Brexit: Westminster committee to examine how backstop would work in North

Northern Ireland Affairs Committee will also consider North’s ‘preparedness’ for no deal

The  consensus among the North’s business and farming leaders is that Theresa May’s withdrawal agreement is a better option than a no-deal Brexit. Photograph: iStock

The consensus among the North’s business and farming leaders is that Theresa May’s withdrawal agreement is a better option than a no-deal Brexit. Photograph: iStock

 

An influential cross-party committee of Westminster MPs has launched a new inquiry to focus on how the implementation of a backstop agreement would “work in practice” in the North.

The House of Commons Northern Ireland Affairs Committee said on Wednesday that the inquiry would examine in detail the implications of the UK government’s EU withdrawal agreement on Northern Ireland and also look at the North’s “preparedness” for a no-deal Brexit.

Dr Andrew Murrison, chair of the committee, said the backstop had emerged as “a central concern in the government’s Brexit agreement and uncertainties remain about the effectiveness of no-deal planning”.

Dr Murrison said his committee therefore intends to “explore the implications” of the withdrawal agreement for Northern Ireland.

The committee has indicated that it will not question anyone in person during the inquiry but instead has requested that “written evidence” be submitted to it from anyone who has a view on the subject by January 21st, 2019.

The committee wants to scrutinise the “mechanisms” of the UK’s divorce deal which directly relate to the backstop and look closely at the steps which would need to be taken during the implementation period of any EU-UK deal that would remove the need for a backstop.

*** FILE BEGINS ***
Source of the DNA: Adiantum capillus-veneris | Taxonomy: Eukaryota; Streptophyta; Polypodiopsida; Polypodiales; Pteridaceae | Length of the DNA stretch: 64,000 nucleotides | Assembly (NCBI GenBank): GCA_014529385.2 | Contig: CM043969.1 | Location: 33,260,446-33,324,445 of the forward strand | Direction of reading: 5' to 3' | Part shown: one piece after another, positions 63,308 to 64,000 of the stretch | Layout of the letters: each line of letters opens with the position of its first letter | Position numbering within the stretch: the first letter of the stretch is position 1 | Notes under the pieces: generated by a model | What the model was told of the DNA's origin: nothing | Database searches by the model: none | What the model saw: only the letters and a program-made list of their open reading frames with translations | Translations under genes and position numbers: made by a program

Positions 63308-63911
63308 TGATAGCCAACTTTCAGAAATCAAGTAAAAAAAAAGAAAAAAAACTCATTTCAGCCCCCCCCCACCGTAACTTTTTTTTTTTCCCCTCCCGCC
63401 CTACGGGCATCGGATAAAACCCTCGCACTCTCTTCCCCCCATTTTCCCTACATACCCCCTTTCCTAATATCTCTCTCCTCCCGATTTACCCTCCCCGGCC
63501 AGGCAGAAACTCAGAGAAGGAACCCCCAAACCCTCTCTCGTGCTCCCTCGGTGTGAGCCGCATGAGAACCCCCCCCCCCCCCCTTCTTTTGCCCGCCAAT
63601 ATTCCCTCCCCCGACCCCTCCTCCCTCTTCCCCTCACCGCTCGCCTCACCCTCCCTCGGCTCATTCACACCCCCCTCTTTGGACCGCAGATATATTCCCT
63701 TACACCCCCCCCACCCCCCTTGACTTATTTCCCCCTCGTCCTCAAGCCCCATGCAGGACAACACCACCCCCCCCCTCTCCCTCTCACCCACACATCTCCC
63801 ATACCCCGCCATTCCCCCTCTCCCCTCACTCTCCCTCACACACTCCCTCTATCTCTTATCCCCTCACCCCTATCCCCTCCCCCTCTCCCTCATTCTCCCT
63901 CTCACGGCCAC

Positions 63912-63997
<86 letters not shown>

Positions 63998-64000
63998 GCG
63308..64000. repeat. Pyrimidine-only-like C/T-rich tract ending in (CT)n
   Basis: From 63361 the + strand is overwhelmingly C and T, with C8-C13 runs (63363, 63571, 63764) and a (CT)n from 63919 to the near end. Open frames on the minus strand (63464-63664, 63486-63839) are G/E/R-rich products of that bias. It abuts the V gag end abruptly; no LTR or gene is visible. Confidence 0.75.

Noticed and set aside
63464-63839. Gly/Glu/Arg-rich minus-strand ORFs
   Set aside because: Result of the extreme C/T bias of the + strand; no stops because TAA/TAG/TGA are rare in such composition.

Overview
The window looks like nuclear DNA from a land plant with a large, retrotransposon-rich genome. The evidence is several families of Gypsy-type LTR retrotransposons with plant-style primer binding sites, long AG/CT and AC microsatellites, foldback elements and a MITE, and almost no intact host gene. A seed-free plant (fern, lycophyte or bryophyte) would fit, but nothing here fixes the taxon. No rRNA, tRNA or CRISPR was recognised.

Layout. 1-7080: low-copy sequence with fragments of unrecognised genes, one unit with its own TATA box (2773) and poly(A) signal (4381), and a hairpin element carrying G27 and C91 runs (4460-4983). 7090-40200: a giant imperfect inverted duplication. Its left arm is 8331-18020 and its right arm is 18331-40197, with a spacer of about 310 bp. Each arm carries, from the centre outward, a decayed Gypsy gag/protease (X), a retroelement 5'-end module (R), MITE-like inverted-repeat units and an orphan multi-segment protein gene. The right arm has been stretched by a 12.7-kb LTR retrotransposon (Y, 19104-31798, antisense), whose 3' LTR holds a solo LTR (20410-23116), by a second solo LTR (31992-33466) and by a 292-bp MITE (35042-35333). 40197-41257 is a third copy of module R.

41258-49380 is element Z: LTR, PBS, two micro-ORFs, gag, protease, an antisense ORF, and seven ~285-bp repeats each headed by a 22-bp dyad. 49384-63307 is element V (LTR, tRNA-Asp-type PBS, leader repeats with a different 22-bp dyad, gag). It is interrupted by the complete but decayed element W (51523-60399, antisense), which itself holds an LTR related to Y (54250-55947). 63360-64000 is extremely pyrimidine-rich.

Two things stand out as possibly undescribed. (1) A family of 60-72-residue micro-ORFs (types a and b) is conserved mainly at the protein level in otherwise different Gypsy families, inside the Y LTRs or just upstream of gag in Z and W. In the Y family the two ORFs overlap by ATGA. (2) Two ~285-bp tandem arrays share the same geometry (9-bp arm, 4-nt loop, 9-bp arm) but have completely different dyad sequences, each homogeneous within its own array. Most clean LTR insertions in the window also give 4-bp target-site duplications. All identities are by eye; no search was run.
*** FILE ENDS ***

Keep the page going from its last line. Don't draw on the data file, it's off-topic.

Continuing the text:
The NI Affairs Committee said it would be able to investigate key issues such as which goods travelling between Britain and the North would require extra checks from the start of the backstop, and whether Northern Ireland should be represented in any backstop discussions by civil servants from the North or UK MPS while the Northern Ireland Executive remains suspended.

Business consensus

The general consensus among the North’s business and farming leaders is that Theresa May’s withdrawal agreement is a better option than a no-deal Brexit which, according to some of the largest business bodies in Northern Ireland, would have a “catastrophic” impact on the economy.

But the NI Affairs Committee also intends to explore in detail to “what extent” the UK government has worked with businesses in the North to make contingency plans for a no-deal scenario.

It plans to investigate whether, if the UK were to crash out of the EU without a deal, there would be “scope” for the UK to “make a series of mini-deals with [the Republic] to manage cross-border issues”.

Business organisations in the North have said there is clear evidence that some firms in the North are gearing up for a worst-case scenario on Brexit.

Seamus Leheny, Northern Ireland policy manager for the UK Freight Transport Association said a no-deal Brexit is “now a tangible threat” and businesses must prepare for that, while Manufacturing NI has repeatedly warned that manufacturing companies are exploring other options outside of the North.